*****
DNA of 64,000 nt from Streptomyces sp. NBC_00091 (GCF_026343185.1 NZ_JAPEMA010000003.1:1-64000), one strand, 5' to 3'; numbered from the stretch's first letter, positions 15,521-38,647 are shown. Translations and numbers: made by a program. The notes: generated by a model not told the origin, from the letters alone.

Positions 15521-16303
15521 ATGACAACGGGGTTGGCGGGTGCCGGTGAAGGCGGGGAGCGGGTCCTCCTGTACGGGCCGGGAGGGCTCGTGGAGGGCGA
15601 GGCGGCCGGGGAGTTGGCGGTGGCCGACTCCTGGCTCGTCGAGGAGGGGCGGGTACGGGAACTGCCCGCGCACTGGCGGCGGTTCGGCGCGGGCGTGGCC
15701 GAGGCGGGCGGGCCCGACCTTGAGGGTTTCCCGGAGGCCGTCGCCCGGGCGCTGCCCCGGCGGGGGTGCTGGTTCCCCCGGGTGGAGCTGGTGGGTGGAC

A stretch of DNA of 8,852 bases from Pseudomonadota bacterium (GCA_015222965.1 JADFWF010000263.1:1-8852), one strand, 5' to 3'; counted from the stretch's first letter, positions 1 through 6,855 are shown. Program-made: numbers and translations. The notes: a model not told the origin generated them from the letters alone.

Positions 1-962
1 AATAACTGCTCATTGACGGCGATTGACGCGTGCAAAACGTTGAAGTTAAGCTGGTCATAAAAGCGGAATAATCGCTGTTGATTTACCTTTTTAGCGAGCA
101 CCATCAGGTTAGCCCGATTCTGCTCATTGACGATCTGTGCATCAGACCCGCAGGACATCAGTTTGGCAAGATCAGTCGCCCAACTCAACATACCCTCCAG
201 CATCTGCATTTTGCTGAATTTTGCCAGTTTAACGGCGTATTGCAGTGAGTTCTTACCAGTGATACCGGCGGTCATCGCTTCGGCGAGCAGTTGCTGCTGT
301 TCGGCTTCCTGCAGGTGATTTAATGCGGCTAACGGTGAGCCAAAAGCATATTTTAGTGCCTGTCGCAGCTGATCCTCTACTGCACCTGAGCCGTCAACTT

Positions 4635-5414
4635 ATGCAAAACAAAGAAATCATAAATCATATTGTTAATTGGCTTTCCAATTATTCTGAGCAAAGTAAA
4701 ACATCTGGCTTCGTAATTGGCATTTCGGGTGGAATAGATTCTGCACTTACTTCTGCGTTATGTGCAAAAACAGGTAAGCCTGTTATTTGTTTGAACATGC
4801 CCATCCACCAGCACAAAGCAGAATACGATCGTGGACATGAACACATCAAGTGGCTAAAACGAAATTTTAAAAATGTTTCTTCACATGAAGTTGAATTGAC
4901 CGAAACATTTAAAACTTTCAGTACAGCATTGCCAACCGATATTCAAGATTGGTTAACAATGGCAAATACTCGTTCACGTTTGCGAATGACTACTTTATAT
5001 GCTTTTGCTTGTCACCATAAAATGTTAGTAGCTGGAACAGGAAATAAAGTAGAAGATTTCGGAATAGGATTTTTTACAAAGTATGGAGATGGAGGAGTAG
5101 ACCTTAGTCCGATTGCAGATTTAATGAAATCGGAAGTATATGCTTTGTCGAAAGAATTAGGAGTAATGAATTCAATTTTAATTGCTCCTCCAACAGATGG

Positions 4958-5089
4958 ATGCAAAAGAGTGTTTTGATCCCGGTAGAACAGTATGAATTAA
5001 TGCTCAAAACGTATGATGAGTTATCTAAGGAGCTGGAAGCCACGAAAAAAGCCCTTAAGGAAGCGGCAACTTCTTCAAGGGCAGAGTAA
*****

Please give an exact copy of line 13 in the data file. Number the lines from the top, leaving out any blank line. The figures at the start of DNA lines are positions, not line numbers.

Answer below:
4635 ATGCAAAACAAAGAAATCATAAATCATATTGTTAATTGGCTTTCCAATTATTCTGAGCAAAGTAAA